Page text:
The pasty has been documented as part of the British diet since the 1200s when they were initially eaten by the wealthy upper classes and royalty. The fillings were varied and rich; venison, beef, lamb and seafood like eels, flavoured with rich gravies and fruits. It was not until the 1600s and 1700s that the pasty was adopted by miners and farm workers in Cornwall as a means for providing themselves with easy, tasty and sustaining meals while they worked, that the humble Cornish Pasty became popular.
The Cornish pasty descends from a broader family of medieval English meat pies. The earliest literary reference to pasties is likely from Chaucer’s “Canterbury Tales.” Legal records from 1200´s Norwich describe pastry makers accused of reheating three-day-old pasties for sale as fresh. In London, a 1350 regulation barred cooks, on pain of imprisonment, from charging more than a penny for putting a rabbit in a pasty. These pasties and the alleged venison pasty 1660´s London diarist Samuel Pepys suspected was beef were little more than cuts of meat wrapped in pastry dough. By then the Cornish pasty made from chipped beef, potatoes, swedes (rutabagas) and onions had already taken its place in Cornwall’s regional cuisine.
Tin had been gathered in Cornwall, first from rivers and then from ever deeper pits and shafts, since prehistoric times. In ancient Europe, Cornish tin was likely traded via intermediaries with the Phoenicians, who controlled the Mediterranean metal trade. Mining continued throughout the Roman and medieval eras and into the early modern period. For Cornish men and boys heading underground, the pasty amounted to a highly efficient food: self-contained, self-insulated and packed with calories.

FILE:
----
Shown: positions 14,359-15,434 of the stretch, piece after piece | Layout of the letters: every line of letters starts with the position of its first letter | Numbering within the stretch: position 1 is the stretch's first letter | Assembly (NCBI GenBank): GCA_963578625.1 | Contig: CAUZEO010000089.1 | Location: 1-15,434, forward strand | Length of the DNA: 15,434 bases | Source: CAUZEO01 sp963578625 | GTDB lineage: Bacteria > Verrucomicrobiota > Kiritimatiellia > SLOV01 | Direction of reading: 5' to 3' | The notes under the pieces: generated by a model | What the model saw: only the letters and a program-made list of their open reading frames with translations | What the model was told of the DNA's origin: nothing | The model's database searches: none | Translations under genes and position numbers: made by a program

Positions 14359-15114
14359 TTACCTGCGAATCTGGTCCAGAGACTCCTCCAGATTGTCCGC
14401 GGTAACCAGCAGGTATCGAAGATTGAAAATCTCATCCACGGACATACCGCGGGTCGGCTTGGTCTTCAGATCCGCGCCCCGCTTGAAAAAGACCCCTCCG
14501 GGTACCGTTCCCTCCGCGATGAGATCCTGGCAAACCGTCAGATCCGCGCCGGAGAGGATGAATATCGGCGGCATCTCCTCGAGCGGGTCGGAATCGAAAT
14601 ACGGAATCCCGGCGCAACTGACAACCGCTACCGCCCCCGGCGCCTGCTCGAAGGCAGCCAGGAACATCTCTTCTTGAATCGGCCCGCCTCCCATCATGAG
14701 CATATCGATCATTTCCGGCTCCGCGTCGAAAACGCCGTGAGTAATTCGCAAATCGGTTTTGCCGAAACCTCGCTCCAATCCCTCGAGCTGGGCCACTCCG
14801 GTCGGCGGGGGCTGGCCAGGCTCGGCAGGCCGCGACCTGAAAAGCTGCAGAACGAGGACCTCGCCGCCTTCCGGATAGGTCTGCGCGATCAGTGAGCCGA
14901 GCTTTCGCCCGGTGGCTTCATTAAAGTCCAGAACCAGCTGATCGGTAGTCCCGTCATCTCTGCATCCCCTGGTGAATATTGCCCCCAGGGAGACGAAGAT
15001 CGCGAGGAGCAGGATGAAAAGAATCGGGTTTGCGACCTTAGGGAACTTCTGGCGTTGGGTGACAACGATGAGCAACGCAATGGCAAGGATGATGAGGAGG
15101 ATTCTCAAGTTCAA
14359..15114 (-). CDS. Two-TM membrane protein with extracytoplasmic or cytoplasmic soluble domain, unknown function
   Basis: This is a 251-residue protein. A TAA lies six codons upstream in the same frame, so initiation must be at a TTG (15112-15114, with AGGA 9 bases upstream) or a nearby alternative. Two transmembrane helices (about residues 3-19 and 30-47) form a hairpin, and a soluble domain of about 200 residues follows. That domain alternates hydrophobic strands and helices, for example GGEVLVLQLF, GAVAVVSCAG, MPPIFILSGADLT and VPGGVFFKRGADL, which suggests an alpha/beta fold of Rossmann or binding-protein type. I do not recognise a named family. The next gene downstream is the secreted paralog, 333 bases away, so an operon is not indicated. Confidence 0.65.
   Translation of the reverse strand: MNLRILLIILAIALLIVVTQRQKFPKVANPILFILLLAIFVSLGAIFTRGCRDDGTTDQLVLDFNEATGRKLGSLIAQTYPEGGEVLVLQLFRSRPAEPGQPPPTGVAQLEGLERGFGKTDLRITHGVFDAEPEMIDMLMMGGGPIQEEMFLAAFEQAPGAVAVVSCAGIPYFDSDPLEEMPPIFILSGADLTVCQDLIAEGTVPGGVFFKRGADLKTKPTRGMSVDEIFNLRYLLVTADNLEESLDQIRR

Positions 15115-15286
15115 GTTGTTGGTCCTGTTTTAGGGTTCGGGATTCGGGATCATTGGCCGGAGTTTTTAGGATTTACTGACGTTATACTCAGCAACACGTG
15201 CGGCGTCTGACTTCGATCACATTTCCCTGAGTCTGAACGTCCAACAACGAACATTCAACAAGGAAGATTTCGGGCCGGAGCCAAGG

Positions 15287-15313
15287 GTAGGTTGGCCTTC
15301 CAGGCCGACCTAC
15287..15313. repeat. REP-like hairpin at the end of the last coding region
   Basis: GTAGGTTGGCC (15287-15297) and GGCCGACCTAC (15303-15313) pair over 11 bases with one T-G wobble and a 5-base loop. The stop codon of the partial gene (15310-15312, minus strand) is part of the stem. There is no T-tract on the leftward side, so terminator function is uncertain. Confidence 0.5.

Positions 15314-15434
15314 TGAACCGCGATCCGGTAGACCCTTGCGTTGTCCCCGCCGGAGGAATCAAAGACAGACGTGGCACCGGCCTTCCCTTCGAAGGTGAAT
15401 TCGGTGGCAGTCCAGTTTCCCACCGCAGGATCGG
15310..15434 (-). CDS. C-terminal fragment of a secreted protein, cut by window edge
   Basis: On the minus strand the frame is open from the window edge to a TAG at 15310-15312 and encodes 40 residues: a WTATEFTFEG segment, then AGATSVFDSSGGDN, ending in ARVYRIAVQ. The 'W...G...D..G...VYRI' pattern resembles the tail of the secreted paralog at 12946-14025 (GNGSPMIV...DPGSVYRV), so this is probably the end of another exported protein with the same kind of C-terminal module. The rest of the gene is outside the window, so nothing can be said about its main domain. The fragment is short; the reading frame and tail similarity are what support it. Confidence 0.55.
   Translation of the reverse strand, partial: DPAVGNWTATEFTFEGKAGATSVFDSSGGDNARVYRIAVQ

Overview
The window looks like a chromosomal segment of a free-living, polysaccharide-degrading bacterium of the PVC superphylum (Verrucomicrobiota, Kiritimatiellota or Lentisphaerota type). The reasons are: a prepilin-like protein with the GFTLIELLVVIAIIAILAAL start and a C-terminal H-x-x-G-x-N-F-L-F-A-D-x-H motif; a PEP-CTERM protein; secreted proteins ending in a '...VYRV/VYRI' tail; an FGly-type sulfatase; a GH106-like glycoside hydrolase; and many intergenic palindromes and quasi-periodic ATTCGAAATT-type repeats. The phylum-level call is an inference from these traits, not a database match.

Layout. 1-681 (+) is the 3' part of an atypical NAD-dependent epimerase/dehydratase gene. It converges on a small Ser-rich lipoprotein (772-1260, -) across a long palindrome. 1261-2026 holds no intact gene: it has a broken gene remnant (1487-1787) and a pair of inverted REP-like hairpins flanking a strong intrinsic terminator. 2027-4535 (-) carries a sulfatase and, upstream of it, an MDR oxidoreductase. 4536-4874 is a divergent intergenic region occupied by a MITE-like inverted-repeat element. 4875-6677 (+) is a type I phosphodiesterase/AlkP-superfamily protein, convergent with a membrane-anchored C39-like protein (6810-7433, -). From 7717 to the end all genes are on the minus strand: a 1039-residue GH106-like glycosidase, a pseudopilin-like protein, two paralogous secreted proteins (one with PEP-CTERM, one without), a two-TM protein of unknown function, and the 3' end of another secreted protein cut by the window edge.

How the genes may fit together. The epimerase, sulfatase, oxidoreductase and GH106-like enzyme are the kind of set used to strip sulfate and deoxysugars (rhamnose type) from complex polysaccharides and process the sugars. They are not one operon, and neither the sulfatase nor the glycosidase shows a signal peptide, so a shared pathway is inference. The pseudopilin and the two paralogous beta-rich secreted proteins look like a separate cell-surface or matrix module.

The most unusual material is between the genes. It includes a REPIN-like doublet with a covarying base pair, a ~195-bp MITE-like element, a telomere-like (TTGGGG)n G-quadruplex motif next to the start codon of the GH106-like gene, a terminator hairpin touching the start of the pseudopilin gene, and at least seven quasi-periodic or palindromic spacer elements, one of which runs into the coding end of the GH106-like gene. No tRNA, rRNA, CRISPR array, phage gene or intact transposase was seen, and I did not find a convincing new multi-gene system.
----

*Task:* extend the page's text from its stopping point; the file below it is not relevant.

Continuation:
The wives of Cornish tin miners would prepare these all-in-one meals to provide sustenance for their spouses and sons during their gruelling days down the dark, damp mines. Working at such depths, they could not surface at lunchtime so the first recorded packed lunch or fast food came into existence. A typical pasty is simply a filling of choice sealed within a circle of pastry, one edge crimped into a thick crust. A good pasty could survive being dropped down a mine shaft! The crust served as a means of holding the pasty with dirty hands without contaminating the meal. Arsenic commonly accompanies tin within the ore that they were mining so, to avoid arsenic poisoning in particular, the crust was an essential part of the pasty.
The traditional recipe for the pasty filling is beef with potato, onion and swede, which when cooked together forms a rich gravy, all sealed in its own packet! As meat was much more expensive in the 1600s and 1700s, its presence was scarce and so pasties traditionally contained much more vegetables than today. The presence of a carrot in a pasty, although common now, was originally the mark of an inferior pasty.